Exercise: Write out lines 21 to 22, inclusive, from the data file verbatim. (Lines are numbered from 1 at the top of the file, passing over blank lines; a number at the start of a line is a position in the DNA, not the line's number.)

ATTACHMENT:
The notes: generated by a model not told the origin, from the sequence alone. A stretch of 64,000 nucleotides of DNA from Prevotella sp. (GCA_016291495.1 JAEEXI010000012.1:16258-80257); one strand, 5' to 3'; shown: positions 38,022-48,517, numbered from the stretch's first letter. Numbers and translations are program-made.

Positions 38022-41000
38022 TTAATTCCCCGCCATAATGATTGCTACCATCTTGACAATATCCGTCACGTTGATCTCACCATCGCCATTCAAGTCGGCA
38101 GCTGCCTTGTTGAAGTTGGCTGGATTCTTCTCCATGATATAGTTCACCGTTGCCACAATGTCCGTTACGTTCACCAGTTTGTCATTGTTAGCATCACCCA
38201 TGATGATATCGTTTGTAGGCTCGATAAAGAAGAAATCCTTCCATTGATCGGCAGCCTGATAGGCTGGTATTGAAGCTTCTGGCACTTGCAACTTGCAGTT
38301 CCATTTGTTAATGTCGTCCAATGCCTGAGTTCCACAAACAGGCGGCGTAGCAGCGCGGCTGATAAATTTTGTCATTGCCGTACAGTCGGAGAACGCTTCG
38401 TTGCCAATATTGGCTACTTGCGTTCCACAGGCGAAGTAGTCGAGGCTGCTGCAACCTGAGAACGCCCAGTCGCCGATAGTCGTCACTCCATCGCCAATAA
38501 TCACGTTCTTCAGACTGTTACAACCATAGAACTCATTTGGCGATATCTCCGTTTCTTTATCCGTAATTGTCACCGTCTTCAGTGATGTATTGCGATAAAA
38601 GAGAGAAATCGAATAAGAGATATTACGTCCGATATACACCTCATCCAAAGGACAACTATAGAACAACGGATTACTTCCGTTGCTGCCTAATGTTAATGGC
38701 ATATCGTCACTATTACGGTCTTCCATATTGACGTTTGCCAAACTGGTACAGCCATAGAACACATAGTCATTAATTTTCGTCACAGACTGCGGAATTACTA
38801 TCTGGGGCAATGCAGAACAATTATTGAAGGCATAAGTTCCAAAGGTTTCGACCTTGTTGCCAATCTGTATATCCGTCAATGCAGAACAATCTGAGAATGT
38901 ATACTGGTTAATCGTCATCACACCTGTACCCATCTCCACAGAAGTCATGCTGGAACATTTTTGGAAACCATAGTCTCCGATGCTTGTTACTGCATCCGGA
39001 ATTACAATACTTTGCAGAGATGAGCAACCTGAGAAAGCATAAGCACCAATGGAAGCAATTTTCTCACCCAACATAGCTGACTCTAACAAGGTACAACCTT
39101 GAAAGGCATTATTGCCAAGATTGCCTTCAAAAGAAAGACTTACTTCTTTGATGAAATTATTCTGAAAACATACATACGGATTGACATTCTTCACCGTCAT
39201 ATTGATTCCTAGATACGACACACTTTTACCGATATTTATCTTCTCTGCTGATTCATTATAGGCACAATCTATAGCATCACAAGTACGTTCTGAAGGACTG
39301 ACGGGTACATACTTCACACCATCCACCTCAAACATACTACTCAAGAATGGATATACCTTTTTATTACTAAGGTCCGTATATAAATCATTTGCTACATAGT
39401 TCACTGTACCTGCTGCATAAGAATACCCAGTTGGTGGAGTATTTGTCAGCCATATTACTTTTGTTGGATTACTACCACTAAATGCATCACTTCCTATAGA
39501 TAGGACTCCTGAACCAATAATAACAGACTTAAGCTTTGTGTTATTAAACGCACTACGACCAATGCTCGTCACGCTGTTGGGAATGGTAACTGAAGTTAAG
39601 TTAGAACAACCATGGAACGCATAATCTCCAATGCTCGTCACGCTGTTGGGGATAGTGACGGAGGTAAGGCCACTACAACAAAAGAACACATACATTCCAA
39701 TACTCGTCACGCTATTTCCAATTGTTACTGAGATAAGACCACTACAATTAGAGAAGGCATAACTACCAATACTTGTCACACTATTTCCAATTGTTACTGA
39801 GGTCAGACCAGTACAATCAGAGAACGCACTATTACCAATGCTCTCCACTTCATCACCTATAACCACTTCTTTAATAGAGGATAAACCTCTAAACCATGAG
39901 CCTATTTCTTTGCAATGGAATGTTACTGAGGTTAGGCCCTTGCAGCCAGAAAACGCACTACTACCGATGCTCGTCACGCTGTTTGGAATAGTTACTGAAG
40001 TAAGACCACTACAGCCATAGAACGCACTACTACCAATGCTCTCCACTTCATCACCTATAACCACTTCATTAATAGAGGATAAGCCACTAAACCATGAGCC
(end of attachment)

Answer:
39801 GGTCAGACCAGTACAATCAGAGAACGCACTATTACCAATGCTCTCCACTTCATCACCTATAACCACTTCTTTAATAGAGGATAAACCTCTAAACCATGAG
39901 CCTATTTCTTTGCAATGGAATGTTACTGAGGTTAGGCCCTTGCAGCCAGAAAACGCACTACTACCGATGCTCGTCACGCTGTTTGGAATAGTTACTGAAG